My brother is eighteen months older than I am. He was my best friend for many years, my playmate and my confident. We were homeschooled, and there were no other children in our immediate neighborhood, so we did everything together.
When I was eight we moved “into town,” a little Mayberry neighborhood with families and kids racing up and down the street on their ten-speed bikes. While my parents renovated the old house we would eventually call home, we lived in a three bedroom double-wide trailer on the property. Two adults, four kids and my elderly great-grandmother. It was a tight fit.
So when my brother invited two of his friends over, they abandoned the confines of the trailer for the colder but more spacious construction zone inside the old house. I asked to go along, but my brother said it was their club house, and there was a strict “no girls allowed” policy.
I sulked indoors for a while and then came up with an idea, based on a devotional I had just finished reading. The theme verse was Romans 12:20, “If your enemy is hungry, give him food. If he is thirsty, give him drink. In doing so you will heap burning coals on his head.”
Maybe, I thought, if I showed kindness to my brother and his friends, they would be sorry that they excluded me and would let me in. So I fixed four mugs of hot chocolate (with marshmallows) and arranged some snack mix and cookies on a tray. I went to their clubhouse (which was actually the gutted dining room of the house) and knocked on the door.
They were, of course, very surprised. They drank their hot chocolate, ate their snacks, and thanked me very politely. And then they explained, with equal politeness, that they just didn’t want to play with a girl. And they shut the door in my face.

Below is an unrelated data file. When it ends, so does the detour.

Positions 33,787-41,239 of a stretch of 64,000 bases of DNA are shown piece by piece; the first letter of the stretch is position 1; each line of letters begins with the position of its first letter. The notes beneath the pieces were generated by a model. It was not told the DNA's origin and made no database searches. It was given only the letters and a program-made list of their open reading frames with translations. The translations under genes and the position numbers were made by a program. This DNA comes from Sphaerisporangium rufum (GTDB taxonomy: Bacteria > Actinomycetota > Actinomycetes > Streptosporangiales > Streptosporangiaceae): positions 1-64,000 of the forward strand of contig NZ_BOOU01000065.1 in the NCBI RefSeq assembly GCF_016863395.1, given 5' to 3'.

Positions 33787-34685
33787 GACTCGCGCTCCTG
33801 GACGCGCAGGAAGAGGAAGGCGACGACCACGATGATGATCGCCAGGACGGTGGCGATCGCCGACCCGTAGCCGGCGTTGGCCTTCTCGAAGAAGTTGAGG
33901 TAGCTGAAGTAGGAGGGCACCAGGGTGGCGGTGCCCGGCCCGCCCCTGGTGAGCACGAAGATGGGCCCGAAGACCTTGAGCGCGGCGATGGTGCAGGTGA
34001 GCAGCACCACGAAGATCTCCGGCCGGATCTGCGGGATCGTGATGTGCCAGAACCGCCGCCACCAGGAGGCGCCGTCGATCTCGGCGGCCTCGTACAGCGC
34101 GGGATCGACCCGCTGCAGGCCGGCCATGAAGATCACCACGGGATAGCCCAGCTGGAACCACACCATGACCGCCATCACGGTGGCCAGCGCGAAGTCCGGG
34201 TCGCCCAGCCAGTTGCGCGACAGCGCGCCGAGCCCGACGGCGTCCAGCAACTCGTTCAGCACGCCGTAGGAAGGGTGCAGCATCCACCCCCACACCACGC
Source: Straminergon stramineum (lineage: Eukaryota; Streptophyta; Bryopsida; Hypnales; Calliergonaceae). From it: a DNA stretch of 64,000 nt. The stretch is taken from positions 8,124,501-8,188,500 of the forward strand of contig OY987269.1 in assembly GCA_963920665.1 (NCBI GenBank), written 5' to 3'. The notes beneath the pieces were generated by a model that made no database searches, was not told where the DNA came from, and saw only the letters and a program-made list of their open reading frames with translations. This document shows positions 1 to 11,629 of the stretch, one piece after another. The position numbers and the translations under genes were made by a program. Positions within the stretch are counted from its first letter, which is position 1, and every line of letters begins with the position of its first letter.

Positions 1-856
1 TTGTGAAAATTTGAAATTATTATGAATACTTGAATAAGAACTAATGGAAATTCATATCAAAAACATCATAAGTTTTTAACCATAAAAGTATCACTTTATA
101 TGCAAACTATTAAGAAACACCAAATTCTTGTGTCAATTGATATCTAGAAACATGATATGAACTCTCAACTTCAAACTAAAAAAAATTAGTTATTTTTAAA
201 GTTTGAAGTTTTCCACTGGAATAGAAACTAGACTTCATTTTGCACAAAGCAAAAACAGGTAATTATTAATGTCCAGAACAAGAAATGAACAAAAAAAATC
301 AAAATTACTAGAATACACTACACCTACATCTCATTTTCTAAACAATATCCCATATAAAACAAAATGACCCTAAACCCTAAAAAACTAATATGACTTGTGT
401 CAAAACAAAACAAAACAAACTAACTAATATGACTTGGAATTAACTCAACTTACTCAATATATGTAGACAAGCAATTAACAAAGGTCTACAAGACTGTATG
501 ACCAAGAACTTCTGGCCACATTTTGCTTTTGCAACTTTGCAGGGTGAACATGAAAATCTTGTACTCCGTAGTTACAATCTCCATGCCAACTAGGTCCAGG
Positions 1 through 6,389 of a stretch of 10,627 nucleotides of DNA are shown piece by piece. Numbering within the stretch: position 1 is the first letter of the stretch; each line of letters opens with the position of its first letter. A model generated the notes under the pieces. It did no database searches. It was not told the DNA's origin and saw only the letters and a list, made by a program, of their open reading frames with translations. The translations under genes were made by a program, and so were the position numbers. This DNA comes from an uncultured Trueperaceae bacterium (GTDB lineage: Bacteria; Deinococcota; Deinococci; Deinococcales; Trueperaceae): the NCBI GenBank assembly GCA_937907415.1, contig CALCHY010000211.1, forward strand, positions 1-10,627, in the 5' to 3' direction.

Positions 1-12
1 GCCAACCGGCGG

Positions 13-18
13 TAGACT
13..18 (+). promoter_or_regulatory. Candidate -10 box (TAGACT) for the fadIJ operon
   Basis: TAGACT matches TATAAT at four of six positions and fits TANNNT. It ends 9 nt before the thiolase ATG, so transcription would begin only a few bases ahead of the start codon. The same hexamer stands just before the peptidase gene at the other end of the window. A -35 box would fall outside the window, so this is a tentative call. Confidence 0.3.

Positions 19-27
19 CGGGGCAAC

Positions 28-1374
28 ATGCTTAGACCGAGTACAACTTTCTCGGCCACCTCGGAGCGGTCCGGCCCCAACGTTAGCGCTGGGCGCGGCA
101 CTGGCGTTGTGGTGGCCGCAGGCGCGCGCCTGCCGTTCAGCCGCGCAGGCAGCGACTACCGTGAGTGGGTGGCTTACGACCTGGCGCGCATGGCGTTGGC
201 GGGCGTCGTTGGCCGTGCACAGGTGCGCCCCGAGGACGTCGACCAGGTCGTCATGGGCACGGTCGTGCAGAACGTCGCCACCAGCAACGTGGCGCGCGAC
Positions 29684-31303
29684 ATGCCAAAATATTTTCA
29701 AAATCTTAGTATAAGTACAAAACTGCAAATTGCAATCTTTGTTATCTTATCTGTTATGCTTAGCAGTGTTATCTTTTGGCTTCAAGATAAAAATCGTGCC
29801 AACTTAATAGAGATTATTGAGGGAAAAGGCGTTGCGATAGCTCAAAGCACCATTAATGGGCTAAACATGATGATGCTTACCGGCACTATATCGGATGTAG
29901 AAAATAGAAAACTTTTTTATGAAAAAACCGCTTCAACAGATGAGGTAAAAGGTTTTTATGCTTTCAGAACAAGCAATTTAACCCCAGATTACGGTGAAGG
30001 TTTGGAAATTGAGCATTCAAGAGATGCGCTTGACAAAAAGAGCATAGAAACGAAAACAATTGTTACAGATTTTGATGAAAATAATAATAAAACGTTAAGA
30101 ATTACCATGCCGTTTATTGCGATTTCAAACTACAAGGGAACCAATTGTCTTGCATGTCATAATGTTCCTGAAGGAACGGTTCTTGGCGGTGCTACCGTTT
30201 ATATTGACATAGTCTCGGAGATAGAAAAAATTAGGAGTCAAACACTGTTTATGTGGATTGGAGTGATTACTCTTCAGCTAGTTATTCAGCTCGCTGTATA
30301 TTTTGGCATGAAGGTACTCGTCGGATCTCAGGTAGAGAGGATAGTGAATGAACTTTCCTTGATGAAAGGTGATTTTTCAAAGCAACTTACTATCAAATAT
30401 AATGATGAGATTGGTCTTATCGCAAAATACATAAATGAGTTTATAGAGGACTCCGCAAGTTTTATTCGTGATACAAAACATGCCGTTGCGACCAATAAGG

I’m telling this story not to make myself into a victim, but to illustrate that there is a certain point in every woman’s life where “because you’re a girl” becomes a valid excuse. Why can’t I play football? “Because you’re girl.” Why can’t I ride my bike to the store by myself? “Because you’re a girl.” Why can’t I be president when I grow up? “Because you’re a girl.”
I remember that there was one tree that my brother insisted I couldn’t climb, even though he and his friends did. “Because you’re a girl,” he patiently explained. “Also, you’re wearing a seventies prom dress and cowboy boots.”
I would like to tell you that I replied with “you know what? I’m going to add a checkered bandana and string of pearls to this awesome outfit, and then I’m going to climb that tree.” But I didn’t. Because by that point I had internalized it and accepted it. It became an excuse I used, an excuse not to take action, an excuse not to even try.
I would like to be able to tell you that this is something I’ve overcome, but it isn’t. Even as an adult I find myself using it as an excuse not to speak up (no one will listen to me), to aspire (I should be home with my family), to start things (someone else could do it better).
It is a long, uphill climb to change that perception of myself as someone who is inherently less capable. But with every step the view gets a little better.